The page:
US 4437226 A
The invention provides a unique sub-micron dimensioned NPN type transistor and method of making the same wherein hundreds of such transistors may be fabricated on a single chip with each transistor comprising an active region surrounded by field oxide completely isolating it from the substrate and its effects on operation. Slots made in the substrate permit angle evaporation of etch-resist to protect the active region while it is disconnected from the substrate by etching therebeneath via the slots. Substrate oxidation supports the active regions while orthogonal slots are provided permitting access to opposed sides of the active regions for doping P+ which is driven in from one side only while N+ is introduced and driven in from both sides, thereby providing an N+, P+P, N+ emitter, base, collector transistor active region to which electrical connections are applied using conventional techniques, providing almost complete reduction of the parasitic capacitances and resistances because of the total oxide isolation of the active regions from the substrate.
1. A method for forming an array of sub-micron dimensioned NPN-type lateral transistors on a substrate doped P-type, wherein each transistor is formed comprising the following steps:
masking the substrate to outline a pair of boundary regions for each semi-array of active regions to comprise a transistor;
slotting the substrate in said boundary regions to a given depth to form spaced apart slots removing any masking material from the substrate;
angle evaporating etch resist to cover the active regions of the substrate between slots; and the edges of said slots to a depth less than said given depth by way of the slots;
etching away the substrate below said depth less than the given depth sufficiently to separate the semi-arrays of active regions from the substrate except at spaced apart locations therealong;
oxidizing the substrate to fill in the portions etched away and the slots;
slotting the substrate orthogonally to the first mentioned slots to provide second slots with orthogonal pairs of slots defining active regions for the respective transistors;
doping the regions defined by orthogonal pairs of slots P+ through a single corresponding edge of each of the second slots and driving in the P+ doping;
doping of said last mentioned regions through both edges of each slot of said second slots N+ and driving in the N+ doping;
oxidizing the substrate to completely isolate said active regions from the substrate; and,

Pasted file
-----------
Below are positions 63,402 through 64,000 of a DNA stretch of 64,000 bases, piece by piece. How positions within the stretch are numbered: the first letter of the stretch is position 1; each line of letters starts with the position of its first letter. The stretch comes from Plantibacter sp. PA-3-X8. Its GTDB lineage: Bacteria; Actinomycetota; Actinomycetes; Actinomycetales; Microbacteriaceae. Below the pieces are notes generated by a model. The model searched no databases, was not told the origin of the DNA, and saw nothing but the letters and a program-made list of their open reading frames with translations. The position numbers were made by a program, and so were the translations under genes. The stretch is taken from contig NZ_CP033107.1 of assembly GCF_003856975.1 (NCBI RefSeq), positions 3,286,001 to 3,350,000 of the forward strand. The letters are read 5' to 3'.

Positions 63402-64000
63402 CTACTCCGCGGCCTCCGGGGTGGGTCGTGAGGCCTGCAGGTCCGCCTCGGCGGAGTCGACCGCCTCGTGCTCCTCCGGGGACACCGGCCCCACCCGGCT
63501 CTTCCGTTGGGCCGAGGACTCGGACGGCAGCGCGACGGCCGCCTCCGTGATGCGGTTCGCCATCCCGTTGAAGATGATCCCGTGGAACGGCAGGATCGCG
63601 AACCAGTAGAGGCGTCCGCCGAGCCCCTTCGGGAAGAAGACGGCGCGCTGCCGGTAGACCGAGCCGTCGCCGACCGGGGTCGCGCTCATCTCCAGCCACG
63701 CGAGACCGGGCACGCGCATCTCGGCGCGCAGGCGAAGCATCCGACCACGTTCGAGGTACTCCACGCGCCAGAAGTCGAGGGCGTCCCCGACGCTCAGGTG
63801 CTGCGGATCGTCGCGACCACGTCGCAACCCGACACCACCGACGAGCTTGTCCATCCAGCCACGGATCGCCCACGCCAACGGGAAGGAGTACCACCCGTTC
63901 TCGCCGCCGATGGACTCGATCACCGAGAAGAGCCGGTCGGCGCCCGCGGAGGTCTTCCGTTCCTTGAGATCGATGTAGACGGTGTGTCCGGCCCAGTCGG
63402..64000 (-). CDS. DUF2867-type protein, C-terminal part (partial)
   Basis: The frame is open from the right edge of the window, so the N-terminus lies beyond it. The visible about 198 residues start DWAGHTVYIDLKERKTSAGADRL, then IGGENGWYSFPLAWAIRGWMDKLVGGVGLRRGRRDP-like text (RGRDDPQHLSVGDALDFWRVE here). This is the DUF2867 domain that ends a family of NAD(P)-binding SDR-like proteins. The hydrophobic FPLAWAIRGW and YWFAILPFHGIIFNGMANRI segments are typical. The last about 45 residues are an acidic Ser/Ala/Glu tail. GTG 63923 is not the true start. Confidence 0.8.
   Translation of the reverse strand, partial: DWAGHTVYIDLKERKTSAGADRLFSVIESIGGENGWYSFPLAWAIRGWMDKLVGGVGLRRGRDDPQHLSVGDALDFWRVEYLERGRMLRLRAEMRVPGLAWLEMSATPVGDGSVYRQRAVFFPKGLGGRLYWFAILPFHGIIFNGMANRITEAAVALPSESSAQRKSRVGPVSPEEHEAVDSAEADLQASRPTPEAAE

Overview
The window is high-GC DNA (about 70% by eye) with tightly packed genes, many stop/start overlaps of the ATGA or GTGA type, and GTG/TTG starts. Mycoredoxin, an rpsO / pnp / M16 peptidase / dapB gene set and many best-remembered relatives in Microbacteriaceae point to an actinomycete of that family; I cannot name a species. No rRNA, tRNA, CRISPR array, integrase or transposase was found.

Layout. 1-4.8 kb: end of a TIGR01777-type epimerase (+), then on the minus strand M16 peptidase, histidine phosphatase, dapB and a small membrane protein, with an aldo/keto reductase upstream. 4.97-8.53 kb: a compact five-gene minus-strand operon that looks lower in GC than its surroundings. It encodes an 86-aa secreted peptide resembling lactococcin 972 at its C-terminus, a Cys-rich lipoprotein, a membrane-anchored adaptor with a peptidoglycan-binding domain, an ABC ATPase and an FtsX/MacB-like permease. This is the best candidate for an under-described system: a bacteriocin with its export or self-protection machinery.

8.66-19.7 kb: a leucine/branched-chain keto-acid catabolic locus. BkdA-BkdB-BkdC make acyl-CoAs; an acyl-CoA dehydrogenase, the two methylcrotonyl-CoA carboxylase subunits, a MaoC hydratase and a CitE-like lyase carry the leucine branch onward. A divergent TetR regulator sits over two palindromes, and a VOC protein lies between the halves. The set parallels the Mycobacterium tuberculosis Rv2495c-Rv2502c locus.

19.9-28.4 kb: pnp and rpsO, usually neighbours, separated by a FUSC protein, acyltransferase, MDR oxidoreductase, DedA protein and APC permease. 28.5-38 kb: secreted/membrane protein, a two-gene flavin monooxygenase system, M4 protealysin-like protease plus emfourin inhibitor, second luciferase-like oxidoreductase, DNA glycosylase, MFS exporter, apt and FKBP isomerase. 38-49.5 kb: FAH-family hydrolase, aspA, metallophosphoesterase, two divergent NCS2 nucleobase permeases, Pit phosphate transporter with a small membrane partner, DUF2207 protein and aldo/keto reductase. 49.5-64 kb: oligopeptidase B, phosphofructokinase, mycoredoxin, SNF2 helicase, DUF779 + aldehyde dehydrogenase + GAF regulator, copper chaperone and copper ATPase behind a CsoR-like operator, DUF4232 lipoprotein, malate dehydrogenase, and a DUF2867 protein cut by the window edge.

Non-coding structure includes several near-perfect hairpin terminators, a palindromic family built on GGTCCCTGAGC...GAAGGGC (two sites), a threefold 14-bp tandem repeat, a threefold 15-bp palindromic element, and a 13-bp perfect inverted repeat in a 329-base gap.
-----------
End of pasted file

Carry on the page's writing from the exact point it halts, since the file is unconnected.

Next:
establishing electrical connections to the outer N+ regions and inner P+P region.
In the device produced in accordance with the present invention, the effects of the substrate are minimized relative to the operation of the device. It should be realized that the active region may be completely contained with a surface of area of 3d only 0.4 micrometers. The isolated region is completely separated from the substrate by oxidation and the parasitic capacitances and resistances are almost completely reduced to a minimum value attainable because the transistor is reduced essentially to just its electronically active region whereas in the conventional (vertical) transistor, the electrically active region is only a very small fraction of the total transistor area. The dielectric isolation between transistors offered by the same substrate oxidation has advantages with respect to high frequency performance, high voltage integrated circuits, radiation resistance, circuit flexibility, i.e. the process can provide NPN, PNP, JFET, MOSFET's etc. on the same integrated circuit chip.
In FIG. 1 there is shown a silicon substrate 21 of the P type, having patterned photoresist applied to an upper surface 22 thereof. The pattern or mask may simply comprise longitudinal slots for rendering the photoresist 23 alternately soluble and it may be seen that the soluble photoresist has been removed to provide exposure of the substrate 21 so that the slots 25 and 27 (FIG. 2) may be milled therein or formed by orientation dependent etchant process. These slots 25 and 27 penetrate the upper surface 22 of the silicon substrate 21 sufficiently deeply that they extend beneath the depth of the region which will ultimately become the active regions for the various transistors.